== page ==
Tim Tebow, Faith, and Football

January 9, 2012 at 6:54 pm Leave a comment

Tim Tebow

It was a tough Sunday for the Pittsburgh Steelers and the Orthodox Church.

Tim Tebow is the quarterback of the Denver Broncos and the most visible evangelical Christian among NFL players. He’s been known to jog onto the field from the sideline singing the worship chorus, “Lord, I Lift Your Name On High.” Troy Polamalu is a safety for the Pittsburgh Steelers and perhaps the most visible Orthodox Christian in the NFL. He makes the sign of the cross after every play. On Sunday, January 8, Tim Tebow made an 80-yard pass play on the first snap of overtime, leading his Broncos to an incredibly dramatic victory over Polamalu and the Steelers.

So what are we to take from this? Should all Orthodox convert to evangelical Protestantism? Does Tim simply pray better than Troy? Is God punishing Troy for publicly attributing his incredibly Samson-like voluminous hair to Head and Shoulders shampoo product instead of giving the glory to his Lord and Savior Jesus Christ?

Simply put, does faith help Tim Tebow, or anyone else, win football games?

My answer is twofold. Firstly and most importantly, definitely not. Secondly, yeah, kinda.

It all depends on how you define faith. Most Americans believe that if you believe hard enough, good things are bound to happen to you. For example, if you believe hard enough that such-and-such a number is destined to win the lottery, it will. If it doesn’t, you didn’t believe hard enough or something else was wrong. Such people continue to waste hard-earned dollars on the lottery and/or sleep with the textbook under their pillow the night before the test, or even pray for a snowstorm or a credit-card offer to show up in the mail.

However, faith in the biblical sense is most succinctly defined as ‘trust in God’s promises.’ Hebrews 11:1 says ‘Now faith is the assurance of things hoped for; the conviction of things not seen.” However the writer of Hebrews was not thinking of a football win, or even for everything to go well in his life – rather, the hope the writer had in mind was the victory of Jesus Christ over the powers of evil, sin, and death. At least in my translation of the Bible, God never promised the Broncos would win the Super Bowl (or even make it through Foxboro next week).

God did, however, promise that human beings are justified or made righteous before God as a free gift through Jesus Christ (Augsburg Confession, Article IV), and that nothing can separate us from the love of God in Jesus Christ (Romans 8). We can only grasp that promise by faith. That’s a biblical faith, which clings to God’s Word.

So faith doesn’t help Tim Tebow, or Troy Polamalu (who is the proud owner of two Super Bowl rings, by the way) win football games. Their faith grasps the promises of God in Jesus. Alternately, we can put our faith in other promising agents who may be more or less trustworthy.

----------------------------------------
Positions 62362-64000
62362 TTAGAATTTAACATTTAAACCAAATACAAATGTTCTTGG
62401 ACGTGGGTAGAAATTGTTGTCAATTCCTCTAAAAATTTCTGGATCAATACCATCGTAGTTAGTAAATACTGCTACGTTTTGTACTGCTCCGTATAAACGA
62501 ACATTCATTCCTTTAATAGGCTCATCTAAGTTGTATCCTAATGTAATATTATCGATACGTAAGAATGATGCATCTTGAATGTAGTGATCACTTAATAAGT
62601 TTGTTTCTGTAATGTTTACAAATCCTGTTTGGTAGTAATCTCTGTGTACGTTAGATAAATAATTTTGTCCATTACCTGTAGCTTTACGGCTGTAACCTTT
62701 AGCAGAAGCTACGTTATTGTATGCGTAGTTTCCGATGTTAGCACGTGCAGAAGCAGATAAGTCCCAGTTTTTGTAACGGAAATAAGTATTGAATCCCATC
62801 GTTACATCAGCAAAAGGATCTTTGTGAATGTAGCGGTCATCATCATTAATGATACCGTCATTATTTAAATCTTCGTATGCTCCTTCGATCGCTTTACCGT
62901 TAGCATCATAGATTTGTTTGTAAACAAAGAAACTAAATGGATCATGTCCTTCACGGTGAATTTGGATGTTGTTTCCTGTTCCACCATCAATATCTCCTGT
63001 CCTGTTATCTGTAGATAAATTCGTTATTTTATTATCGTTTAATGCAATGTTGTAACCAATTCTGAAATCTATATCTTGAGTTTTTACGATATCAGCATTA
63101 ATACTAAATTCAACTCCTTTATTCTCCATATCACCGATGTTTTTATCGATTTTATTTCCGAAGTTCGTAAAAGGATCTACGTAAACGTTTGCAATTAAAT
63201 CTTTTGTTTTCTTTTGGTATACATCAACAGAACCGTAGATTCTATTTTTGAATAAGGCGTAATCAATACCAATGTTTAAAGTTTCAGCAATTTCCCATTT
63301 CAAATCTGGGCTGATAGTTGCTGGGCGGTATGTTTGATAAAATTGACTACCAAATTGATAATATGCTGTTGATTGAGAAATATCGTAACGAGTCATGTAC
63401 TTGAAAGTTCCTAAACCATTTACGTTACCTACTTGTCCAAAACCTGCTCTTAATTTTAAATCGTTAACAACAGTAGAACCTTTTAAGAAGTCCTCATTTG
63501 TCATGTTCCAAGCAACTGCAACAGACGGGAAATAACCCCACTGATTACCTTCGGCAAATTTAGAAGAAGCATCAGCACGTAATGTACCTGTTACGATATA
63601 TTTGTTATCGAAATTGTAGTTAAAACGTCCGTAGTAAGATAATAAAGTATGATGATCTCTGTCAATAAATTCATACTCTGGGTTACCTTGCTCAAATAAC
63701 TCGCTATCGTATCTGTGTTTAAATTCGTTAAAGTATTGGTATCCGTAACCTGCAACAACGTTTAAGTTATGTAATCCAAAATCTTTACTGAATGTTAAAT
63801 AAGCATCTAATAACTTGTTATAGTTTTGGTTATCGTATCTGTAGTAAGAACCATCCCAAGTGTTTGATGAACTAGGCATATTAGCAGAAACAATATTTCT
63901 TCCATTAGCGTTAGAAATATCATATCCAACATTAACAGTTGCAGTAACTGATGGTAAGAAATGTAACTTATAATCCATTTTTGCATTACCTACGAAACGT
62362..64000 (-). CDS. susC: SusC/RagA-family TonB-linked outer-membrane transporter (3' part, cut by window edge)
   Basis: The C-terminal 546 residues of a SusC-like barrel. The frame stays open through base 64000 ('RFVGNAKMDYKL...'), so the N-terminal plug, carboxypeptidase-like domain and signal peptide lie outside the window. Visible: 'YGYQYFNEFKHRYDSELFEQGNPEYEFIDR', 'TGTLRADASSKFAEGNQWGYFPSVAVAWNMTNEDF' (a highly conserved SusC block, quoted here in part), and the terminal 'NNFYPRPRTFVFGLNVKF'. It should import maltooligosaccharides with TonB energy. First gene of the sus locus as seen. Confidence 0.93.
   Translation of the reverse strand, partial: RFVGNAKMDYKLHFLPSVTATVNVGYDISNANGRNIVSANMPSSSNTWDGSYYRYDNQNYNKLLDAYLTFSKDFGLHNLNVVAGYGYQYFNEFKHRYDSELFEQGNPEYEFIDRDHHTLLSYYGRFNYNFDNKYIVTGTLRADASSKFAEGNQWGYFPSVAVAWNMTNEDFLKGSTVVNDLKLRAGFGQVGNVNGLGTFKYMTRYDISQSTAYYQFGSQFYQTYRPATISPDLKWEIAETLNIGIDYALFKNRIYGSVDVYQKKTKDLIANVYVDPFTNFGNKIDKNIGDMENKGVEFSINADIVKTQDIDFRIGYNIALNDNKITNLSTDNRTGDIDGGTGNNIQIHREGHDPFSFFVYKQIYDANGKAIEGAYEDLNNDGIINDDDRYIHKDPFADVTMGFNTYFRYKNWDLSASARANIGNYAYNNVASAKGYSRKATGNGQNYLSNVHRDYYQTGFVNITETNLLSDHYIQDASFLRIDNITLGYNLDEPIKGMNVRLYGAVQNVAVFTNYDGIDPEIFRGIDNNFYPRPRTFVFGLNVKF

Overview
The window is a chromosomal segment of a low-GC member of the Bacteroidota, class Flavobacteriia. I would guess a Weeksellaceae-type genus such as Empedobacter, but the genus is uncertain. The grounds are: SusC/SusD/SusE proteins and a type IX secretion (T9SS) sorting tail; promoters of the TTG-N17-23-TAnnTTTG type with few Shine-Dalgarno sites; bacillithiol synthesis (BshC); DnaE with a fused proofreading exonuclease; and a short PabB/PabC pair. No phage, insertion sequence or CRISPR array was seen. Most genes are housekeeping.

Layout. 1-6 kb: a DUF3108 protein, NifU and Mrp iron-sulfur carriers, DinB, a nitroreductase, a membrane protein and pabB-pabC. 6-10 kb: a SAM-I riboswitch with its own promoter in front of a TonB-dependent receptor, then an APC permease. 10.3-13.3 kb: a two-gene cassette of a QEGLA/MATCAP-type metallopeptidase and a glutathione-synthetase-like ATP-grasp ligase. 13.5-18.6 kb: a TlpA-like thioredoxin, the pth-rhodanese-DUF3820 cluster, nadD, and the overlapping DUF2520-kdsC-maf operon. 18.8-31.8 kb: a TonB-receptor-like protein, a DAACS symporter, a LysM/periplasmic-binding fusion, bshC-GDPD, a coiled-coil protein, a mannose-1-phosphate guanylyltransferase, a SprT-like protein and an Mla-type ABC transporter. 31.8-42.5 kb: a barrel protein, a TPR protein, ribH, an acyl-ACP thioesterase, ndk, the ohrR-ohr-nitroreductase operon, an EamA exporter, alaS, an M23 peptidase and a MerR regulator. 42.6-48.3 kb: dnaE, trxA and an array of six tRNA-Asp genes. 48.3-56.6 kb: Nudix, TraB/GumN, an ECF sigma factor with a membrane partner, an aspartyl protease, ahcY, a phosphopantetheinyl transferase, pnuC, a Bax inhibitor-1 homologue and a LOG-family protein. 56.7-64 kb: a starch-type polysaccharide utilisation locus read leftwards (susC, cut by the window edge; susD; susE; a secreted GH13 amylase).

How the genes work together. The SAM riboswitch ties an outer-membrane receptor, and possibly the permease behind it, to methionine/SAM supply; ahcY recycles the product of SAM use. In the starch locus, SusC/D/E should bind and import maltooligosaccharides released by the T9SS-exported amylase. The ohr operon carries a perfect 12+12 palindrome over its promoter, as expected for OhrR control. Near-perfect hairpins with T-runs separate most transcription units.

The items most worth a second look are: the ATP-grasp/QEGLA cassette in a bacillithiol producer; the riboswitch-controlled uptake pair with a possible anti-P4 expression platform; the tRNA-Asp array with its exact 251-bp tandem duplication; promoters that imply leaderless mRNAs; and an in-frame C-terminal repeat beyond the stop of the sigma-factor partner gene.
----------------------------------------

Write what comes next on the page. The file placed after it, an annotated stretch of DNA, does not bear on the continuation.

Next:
Troy Polamalu (on left). Troy, repeat after me: "For my hair, I want to give all the glory to my Lord and Savior."

That’s the “definitely not” answer. Now, what about the “yeah, kinda?” Well, both Tim and Troy are team players in both football and life (both are heavily involved in their communities and in charities). They strive to develop their abilities to the fullest. They lift up the people around them by their attitudes. They have confidence in their own abilities and act out of that confidence. This helps them to succeed at football and in life.

Now presumably all that comes from their faith. But it’s important to note that this by itself does not win football games. The other guy might just simply play a better game. Furthermore, one can have all of these attitudes and behaviors with a different religious faith or no faith at all.

A person without the first kind of biblical faith might win more football games, but might not see a deeper meaning in life than football. There are also those athletes who truly believe that their success is due to God and others fail because they don’t give God the glory. That almost sounds more like a faith in the ancient Greek gods (Athena, grant me victory over my enemies).

But I don’t think that Tim and Troy are these kinds of athletes. I believe that they do see a deeper meaning in life, that they are living out of that biblical faith. For them football, win or lose, is part of life, but a part that allows them a contribution that is greater than football to the lives of others.

In the same NFL ‘Sound FX’ show where I heard Tebow singing “Lord, I Lift Your Name On High,” the mic also caught him praying something like, “Lord, win or lose, may your name be glorified.” That to me is not a selfish prayer for simple victory, but an integration of faith and life.

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